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Q+A: Dita de Boni on the TICS Bill

Q+A 2013 Episode 25 25/08/13
Dita de Boni’s opinion of the Telecommunications Interception Capability and Security Bill


DITA DE BONI
At one time, police took batons and tear gas to protesters; these days they can track them without leaving the station using wider and deeper digital surveillance that lasts a lot longer.

VIKRAM KUMAR - Chief Executive, Mega
Assume that everything you do online is being recorded, stored and analysed at least for maybe five to 10 years.

DITA CEO of Mega, Vikram Kumar has a stark warning about the new TICS [Telecommunications Interception Capability and Security] Bill.

VIKRAM It does mean that what people do every day on Facebook, Twitter, Gmail or Apple, assume that the government is able to get that whenever they want it.

DITA Perhaps most of us already assumed that online privacy is an oxymoron. But the new TICS Bill will put it into law. At the moment, everyone’s phones are intercept ready, meaning the GCSB can force telcos to hand over data if they deem it necessary. Under TICS, telcos will have to consult with the GCSB to ensure all new products and services provide a backdoor for data. But perhaps even more ominously for the average Joe, not just telcos but internet service providers and the Microsofts, Googles, Skypes and Apples of the world may also have to hand over data to the NZ government when they’re asked. Companies like Telecom say the rules must apply across the board.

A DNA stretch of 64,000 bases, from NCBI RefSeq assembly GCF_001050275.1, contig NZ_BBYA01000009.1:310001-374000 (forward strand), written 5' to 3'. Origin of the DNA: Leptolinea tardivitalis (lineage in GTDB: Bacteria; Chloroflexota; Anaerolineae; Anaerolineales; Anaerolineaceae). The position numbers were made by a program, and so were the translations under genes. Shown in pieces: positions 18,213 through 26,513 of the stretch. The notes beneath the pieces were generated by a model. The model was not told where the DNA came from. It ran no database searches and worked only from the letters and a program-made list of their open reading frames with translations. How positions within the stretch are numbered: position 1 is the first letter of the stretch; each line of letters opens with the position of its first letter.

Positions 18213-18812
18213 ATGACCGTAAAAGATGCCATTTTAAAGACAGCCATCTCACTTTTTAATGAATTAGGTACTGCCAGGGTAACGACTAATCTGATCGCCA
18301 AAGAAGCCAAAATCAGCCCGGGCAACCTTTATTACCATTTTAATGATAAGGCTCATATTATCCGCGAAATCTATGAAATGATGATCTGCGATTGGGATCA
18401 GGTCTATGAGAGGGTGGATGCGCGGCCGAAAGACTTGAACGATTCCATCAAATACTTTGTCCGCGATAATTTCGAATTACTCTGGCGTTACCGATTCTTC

JOHN WESLEY-SMITH - GM Regulatory and Industry Affairs, Telecom
Skype carries approximately a third of international calls out of NZ now. Messaging over the internet is going to be double. Our customers are using these services in significant volumes today, and we just can’t see how you can leave that part of your interception framework to be determined at a later date.

DITA Telecom can’t say how much data it is forced to hand over to the government each year, but says it spends millions on interception in the name of being a good corporate citizen. Offshore companies may not see it the same way.

JORDAN CARTER - Chief Executive, InternetNZ
The test will come if the government…if the minister decides to say, ‘Hey, Microsoft, hey, Google, we want you to be able to intercept content for us as well.’ What we don’t know is what will happen to those service providers. Will they just carry on and take the risk? Or will they withdraw their services from the NZ market?

DITA One way local providers can fend off the law is to provide online services that cannot be decrypted. Mega is working on such a service, but it may not avoid the inevitable.

VIKRAM I sometimes wonder whether email as we know it is going to come to an end. There may not be a future for email.

DITA Nor a future for any sort of privacy online - if anyone ever had it.


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